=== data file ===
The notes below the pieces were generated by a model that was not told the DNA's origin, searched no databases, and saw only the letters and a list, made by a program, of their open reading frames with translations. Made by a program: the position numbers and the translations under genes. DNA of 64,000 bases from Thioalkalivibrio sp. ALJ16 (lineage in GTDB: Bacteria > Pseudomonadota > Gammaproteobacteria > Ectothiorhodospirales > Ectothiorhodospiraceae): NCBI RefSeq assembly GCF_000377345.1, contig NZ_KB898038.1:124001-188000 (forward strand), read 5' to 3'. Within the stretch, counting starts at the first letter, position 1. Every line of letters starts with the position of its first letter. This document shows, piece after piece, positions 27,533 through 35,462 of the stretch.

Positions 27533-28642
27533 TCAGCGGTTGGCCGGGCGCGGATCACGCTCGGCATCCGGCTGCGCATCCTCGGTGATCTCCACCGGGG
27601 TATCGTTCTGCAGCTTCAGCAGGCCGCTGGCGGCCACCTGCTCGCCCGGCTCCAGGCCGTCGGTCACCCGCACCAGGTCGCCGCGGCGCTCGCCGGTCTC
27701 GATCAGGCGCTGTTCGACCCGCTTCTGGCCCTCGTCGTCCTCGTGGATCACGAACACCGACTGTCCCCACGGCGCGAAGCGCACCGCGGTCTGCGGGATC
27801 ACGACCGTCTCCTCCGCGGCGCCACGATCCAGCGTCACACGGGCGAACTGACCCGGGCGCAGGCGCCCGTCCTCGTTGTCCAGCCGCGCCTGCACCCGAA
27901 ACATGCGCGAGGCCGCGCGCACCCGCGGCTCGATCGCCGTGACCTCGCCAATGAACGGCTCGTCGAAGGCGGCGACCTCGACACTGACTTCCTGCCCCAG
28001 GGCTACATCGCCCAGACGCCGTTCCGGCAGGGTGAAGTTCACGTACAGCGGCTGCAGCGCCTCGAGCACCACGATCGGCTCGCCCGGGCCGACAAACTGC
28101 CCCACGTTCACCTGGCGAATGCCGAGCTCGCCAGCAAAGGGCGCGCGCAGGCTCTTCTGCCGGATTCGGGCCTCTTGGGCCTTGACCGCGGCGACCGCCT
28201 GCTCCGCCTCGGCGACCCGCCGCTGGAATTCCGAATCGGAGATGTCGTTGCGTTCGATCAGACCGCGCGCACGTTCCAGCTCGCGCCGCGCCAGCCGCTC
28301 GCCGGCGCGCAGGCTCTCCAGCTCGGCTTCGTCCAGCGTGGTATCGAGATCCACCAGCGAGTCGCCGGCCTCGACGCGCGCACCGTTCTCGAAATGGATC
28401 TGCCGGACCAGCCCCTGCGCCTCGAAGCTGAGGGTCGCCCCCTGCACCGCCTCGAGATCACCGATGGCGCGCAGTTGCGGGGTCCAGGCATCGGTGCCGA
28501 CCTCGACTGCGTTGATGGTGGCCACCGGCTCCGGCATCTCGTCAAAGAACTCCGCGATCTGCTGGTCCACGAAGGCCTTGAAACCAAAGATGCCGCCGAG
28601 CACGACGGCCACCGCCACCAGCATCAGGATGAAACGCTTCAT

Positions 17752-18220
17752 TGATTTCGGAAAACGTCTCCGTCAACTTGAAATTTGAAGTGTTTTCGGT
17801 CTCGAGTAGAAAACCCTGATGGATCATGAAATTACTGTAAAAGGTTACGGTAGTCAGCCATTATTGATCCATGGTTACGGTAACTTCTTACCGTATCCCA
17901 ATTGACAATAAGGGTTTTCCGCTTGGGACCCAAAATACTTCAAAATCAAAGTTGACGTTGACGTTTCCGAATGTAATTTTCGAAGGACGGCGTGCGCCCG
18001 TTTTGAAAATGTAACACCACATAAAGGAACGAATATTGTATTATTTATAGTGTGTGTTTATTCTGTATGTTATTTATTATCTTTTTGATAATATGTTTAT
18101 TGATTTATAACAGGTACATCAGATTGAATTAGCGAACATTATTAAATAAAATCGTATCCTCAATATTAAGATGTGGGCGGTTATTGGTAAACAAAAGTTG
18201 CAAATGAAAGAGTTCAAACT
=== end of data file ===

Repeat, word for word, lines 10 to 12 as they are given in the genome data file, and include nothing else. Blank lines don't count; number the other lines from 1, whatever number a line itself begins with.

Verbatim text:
28201 GCTCCGCCTCGGCGACCCGCCGCTGGAATTCCGAATCGGAGATGTCGTTGCGTTCGATCAGACCGCGCGCACGTTCCAGCTCGCGCCGCGCCAGCCGCTC
28301 GCCGGCGCGCAGGCTCTCCAGCTCGGCTTCGTCCAGCGTGGTATCGAGATCCACCAGCGAGTCGCCGGCCTCGACGCGCGCACCGTTCTCGAAATGGATC
28401 TGCCGGACCAGCCCCTGCGCCTCGAAGCTGAGGGTCGCCCCCTGCACCGCCTCGAGATCACCGATGGCGCGCAGTTGCGGGGTCCAGGCATCGGTGCCGA